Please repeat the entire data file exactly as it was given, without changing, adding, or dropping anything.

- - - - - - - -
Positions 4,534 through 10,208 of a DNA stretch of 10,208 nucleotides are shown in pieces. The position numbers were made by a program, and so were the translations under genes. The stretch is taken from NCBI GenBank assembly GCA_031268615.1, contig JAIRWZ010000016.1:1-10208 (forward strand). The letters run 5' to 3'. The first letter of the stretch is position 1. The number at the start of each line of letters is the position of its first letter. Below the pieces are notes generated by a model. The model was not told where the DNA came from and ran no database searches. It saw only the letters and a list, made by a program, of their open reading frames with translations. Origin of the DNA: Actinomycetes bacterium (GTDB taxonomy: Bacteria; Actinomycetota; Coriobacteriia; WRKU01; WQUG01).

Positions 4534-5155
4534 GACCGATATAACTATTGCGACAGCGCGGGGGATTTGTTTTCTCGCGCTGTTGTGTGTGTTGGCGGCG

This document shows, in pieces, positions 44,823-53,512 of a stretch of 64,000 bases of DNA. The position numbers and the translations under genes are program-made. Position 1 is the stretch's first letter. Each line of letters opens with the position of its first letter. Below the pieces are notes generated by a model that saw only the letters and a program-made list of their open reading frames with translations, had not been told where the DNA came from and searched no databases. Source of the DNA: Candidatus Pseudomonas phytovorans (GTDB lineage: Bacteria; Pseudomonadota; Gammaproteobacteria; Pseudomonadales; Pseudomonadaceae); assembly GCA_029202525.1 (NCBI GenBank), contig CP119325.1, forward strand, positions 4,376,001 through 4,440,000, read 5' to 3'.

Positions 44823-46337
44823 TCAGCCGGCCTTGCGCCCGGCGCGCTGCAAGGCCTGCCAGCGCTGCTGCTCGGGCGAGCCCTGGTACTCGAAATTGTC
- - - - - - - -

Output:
Positions 4,534 through 10,208 of a DNA stretch of 10,208 nucleotides are shown in pieces. The position numbers were made by a program, and so were the translations under genes. The stretch is taken from NCBI GenBank assembly GCA_031268615.1, contig JAIRWZ010000016.1:1-10208 (forward strand). The letters run 5' to 3'. The first letter of the stretch is position 1. The number at the start of each line of letters is the position of its first letter. Below the pieces are notes generated by a model. The model was not told where the DNA came from and ran no database searches. It saw only the letters and a list, made by a program, of their open reading frames with translations. Origin of the DNA: Actinomycetes bacterium (GTDB taxonomy: Bacteria; Actinomycetota; Coriobacteriia; WRKU01; WQUG01).

Positions 4534-5155
4534 GACCGATATAACTATTGCGACAGCGCGGGGGATTTGTTTTCTCGCGCTGTTGTGTGTGTTGGCGGCG

This document shows, in pieces, positions 44,823-53,512 of a stretch of 64,000 bases of DNA. The position numbers and the translations under genes are program-made. Position 1 is the stretch's first letter. Each line of letters opens with the position of its first letter. Below the pieces are notes generated by a model that saw only the letters and a program-made list of their open reading frames with translations, had not been told where the DNA came from and searched no databases. Source of the DNA: Candidatus Pseudomonas phytovorans (GTDB lineage: Bacteria; Pseudomonadota; Gammaproteobacteria; Pseudomonadales; Pseudomonadaceae); assembly GCA_029202525.1 (NCBI GenBank), contig CP119325.1, forward strand, positions 4,376,001 through 4,440,000, read 5' to 3'.

Positions 44823-46337
44823 TCAGCCGGCCTTGCGCCCGGCGCGCTGCAAGGCCTGCCAGCGCTGCTGCTCGGGCGAGCCCTGGTACTCGAAATTGTC